If you are not there for your pet

Your pets need care if you suddenly die or become incapacitated. Estate planning should help assure that your pet has a home, veterinary care, food and love when you are unable to provide care.

Emergency precautions    

Designate at least two responsible relatives or friends as caregivers if there is an emergency. They should have the house keys, feeding and care instructions and contact information for your veterinarian and each other. Carry an emergency wallet card with contact information for these caregivers.

Your neighbors, friends and relatives should also know about your pets and their names. Furnish them with them with contact information for your emergency caregivers.

Post removable in case of emergency notices identifying your pets on your front and back doors. Permanent or hard-to remove stickers may be ignored. Even worse, first-responders may take risks because of outdated information.

Permanent care

Decide whether you want your pets to go to one person or several individuals. Consider family members and friends who know your pet, took care of pets, and will act in their best interest. Name alternate caregivers in case your first choices are unable or unwilling to assume this responsibility.

Discuss these responsibilities with your designated caregivers. Keep in touch with them to assure they are willing and able to care for your pets.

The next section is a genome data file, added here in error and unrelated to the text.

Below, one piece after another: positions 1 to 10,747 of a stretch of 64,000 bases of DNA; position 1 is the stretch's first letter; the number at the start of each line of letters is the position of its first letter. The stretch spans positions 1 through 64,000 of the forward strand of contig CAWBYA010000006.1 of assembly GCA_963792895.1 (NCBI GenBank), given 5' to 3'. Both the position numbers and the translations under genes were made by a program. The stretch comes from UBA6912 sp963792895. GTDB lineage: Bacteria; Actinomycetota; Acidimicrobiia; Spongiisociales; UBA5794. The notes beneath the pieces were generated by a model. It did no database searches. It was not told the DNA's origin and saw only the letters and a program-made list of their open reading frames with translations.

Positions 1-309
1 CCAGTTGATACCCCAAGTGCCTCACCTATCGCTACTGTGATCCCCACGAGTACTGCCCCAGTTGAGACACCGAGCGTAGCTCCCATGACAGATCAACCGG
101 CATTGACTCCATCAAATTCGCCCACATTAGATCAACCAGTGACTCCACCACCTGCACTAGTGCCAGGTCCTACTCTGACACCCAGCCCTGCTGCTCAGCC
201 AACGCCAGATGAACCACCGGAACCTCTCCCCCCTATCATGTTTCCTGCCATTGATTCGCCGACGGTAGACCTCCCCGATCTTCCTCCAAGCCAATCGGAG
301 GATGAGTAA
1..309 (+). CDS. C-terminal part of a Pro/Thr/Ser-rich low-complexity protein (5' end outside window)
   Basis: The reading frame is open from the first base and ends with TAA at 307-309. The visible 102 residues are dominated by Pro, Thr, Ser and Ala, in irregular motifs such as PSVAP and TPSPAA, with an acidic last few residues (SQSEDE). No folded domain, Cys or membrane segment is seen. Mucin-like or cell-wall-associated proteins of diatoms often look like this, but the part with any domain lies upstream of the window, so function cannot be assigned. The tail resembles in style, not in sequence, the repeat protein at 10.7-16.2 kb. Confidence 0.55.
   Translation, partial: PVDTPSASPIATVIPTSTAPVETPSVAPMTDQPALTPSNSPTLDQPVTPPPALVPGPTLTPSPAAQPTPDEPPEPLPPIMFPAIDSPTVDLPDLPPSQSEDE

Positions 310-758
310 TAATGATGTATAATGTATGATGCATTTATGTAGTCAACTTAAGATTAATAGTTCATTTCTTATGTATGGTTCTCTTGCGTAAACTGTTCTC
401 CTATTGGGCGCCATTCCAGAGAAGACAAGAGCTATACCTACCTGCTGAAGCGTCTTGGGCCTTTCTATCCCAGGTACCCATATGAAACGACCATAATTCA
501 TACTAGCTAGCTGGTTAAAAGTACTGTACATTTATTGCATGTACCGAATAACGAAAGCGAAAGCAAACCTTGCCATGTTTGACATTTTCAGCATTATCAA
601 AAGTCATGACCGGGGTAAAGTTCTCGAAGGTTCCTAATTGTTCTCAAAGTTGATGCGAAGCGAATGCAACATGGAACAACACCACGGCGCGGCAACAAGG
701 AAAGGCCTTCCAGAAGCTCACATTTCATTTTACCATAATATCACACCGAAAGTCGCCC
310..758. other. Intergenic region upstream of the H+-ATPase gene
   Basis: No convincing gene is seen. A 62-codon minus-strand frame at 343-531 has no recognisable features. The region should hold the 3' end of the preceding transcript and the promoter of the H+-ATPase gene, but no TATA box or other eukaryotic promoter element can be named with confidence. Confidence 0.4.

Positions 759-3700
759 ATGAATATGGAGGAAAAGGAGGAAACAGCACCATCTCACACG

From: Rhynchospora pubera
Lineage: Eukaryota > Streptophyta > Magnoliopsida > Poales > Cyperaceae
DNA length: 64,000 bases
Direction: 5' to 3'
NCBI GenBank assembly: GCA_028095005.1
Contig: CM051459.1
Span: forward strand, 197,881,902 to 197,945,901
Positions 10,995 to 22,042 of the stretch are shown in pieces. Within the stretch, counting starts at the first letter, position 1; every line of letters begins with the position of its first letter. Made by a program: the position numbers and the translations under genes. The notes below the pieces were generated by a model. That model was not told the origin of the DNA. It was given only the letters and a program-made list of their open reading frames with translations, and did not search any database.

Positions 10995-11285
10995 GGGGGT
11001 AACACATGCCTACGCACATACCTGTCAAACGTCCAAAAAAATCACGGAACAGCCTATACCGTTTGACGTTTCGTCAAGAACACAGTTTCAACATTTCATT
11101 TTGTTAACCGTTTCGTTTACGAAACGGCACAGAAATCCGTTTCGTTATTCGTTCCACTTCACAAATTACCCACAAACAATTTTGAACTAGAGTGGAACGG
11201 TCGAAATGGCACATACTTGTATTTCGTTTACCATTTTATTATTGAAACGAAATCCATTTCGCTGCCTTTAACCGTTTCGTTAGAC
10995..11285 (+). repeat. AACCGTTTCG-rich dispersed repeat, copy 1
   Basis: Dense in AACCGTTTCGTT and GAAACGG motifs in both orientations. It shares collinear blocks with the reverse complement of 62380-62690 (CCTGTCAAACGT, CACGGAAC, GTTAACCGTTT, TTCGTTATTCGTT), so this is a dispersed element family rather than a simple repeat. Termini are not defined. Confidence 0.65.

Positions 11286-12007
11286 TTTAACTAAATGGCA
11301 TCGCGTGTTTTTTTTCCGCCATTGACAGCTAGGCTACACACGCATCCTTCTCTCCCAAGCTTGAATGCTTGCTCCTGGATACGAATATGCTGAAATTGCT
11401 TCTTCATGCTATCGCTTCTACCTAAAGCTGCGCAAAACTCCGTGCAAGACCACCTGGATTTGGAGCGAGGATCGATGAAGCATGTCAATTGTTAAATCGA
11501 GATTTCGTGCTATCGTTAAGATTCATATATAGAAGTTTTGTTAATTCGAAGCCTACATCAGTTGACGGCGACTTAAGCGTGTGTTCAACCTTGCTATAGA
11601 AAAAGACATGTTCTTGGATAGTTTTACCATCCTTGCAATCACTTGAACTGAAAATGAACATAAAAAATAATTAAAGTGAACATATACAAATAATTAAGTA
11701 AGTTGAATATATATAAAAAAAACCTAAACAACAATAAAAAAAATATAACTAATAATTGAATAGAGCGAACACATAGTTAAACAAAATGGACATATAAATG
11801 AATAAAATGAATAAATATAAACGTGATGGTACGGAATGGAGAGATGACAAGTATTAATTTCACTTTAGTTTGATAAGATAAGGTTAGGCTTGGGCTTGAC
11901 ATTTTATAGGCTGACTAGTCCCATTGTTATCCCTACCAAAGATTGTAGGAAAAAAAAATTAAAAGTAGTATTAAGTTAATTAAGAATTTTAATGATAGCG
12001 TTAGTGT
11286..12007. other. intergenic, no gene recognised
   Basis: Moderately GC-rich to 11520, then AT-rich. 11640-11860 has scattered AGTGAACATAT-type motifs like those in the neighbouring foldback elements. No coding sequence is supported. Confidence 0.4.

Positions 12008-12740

If you are unable to select a permanent caregiver, prepare instructions on temporary care. Your will should contain useful and reasonable instructions for your executor and authority to provide funds to care for and find a new home for your pet.

Wills and trusts

A will may contain instructions on the care of your pet, but it may take time for it to undergo probate and any legal challenges.

A trust is another document which can assure immediate care for your pet if you die or become incapacitated. Trusts can set aside money for pet care, exclude assets from probate for care and assure there is pet care during a long disability. Trusts, however, may be costly to administer and controversial because of the amount of money being set aside.

Inform executors

Your executor should have copies of your will, trusts, instructions on temporary and permanent pet care and contact information for your caregivers. Provide your caregivers with copies of your pets’ veterinary records and information on their behavior and diets.

Powers of attorney

These documents authorize your agent to handle your personal and financial affairs if you become incapacitated. You can authorize agents to care for your pets, spend money for their care and place them with appropriate caregivers.

Attorneys can provide options on this matter. They can also prepare documents to help assure pet care.